Dean: Part of what terrified me about 5x22 (outside of the thought of Sam in a hole D;) was the idea that Dean would have to live without him. I just thought--ever-faithful person that I am--"He can't do that!" Like, physically can't. Turns out he can, after a fashion. You know. But Sam's reappearance forestalls whatever development those circumstances would have fostered. What they are faced with instead is the problem of a Sam that is not Sam. Perhaps the severity of this stems of Dean's history of having very clear ideas of what Sam should and should not be, but 60/40 Dean treats soulless!Sam like shit. Whatever faith he found in Sam at the end of S5 dissipates in the face of Sam without a soul--Dean calls the shots. He resents and mistrusts the thing pretending to be his brother. He also resents and mistrusts himself (end of 6x06, the Veritas episode), which proves a dark combination (again, the end of 6x06; torture by electrocution in 6x07 "Family Matters"; his implication that bringing Sam back the first time [2x22 "All Hell Breaks Loose"] was one of his worst mistakes in 6x10 "Caged Heat"; general atmosphere of rape and torture in 6x10 though that's not entirely on Dean, obviously).
With Sam off being soulless, there's nothing to keep him in check, both in terms of his outside actions as well as his interactions with soulless!Sam. Which is interesting because now not only is Dean in charge, he's in charge with a conscious lack of regard for Sam's emotions/freedoms (the former of which, okay, soulless!Sam purportedly doesn't have). Again, a dark combination.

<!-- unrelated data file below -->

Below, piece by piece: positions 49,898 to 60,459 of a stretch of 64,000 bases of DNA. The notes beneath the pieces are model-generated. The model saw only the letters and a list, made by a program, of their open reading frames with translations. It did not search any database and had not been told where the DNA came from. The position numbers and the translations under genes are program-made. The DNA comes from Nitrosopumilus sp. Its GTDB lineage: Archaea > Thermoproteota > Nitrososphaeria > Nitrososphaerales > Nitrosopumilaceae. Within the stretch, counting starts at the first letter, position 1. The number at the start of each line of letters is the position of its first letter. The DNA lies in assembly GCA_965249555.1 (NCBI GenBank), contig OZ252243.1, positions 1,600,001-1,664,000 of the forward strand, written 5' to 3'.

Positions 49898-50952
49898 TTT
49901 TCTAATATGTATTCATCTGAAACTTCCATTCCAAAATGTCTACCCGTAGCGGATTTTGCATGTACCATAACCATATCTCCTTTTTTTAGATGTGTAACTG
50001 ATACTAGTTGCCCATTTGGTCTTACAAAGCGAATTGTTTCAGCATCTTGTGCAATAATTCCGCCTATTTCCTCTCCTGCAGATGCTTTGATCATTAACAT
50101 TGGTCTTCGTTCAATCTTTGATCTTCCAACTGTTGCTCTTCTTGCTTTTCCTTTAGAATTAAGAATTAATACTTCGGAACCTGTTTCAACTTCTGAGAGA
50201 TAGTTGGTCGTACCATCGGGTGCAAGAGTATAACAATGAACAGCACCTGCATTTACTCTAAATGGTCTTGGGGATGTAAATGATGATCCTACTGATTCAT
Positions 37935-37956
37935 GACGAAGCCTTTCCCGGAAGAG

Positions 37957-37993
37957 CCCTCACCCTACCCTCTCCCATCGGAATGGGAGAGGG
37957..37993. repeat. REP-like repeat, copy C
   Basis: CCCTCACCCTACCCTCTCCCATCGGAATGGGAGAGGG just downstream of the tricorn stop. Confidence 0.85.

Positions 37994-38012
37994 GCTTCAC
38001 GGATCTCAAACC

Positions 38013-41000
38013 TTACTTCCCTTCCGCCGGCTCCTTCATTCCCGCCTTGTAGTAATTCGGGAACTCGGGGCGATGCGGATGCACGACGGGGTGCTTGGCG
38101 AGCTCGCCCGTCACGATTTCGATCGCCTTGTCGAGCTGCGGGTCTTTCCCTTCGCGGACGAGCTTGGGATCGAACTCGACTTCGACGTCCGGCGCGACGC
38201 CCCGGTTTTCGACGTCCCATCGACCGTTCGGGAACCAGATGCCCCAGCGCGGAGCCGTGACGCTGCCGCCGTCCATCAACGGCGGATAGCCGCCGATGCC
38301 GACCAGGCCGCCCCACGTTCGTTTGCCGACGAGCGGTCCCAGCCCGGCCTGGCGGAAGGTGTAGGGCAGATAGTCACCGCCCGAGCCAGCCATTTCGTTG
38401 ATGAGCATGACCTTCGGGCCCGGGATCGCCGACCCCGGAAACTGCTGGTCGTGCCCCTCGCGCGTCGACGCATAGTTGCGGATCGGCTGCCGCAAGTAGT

And this is going to sound really dumb but I don't remember the second half of S6 at all (as opposed to my hazy recollections of the first half, pfft) so I'll stop here and just say 'and then Sam gets his soul back and Dean recovers himself as well, and then Castiel happens and Dean falls back on angsty totalitarianism again. Rinse and repeat.
2. Blame, Forgiveness, Wrong-DoingAnother post on spn_heavymeta discussed Sam's arc in S4, and Castiel's in S6--their parallels, etc. But also the issue of 'forgiveness'. Specifically why is it eaiser to forgive Castiel and not Sam? Should Dean forgive Castiel? Why?
Again, this is off the point of the original meta, so I didn't think it was appropriate to include in the discussion over there. But here's my take on the issue: The central point here isn't who deserves forgiveness, or who should get it. It's sticky because the act of bestowing forgiveness seems to imply the existence of a moral pedestal from which forgiveness can be given; some character who's been wronged and has done no wrong, has been victimized without victimizing, etc. I'd be hard-pressed to find that in any of the main cast in Show.
I think a lot of fandom (and, to be fair, a lot of Show's narrative) places Dean in this role, because he's the one whose brother betrayed him/whose angel betrayed him. It seems to follow that part of kissing and making up would involve him forgiving their various transgressions. But at the time time... It's as I've mentioned above. In either situation Dean's response (not to mention his role in creating the environment that led up to anyone else's actions) was just as damaging as, if not more damaging than, the original act. [spoilers for S6: Castiel points this out in 6x22 (though there is some dark irony in that, immediately thereafter he places himself on the pedestal of all pedestals, likely renewing the vicious cycle/drama of misguidance all over again).]
In any case, I think we're pretty past who should give and who should receive exoneration. Forgiveness implies a unidirectional gesture that has little place in the tangled mess we're in now! And we are quite the hot, tangled mess. XP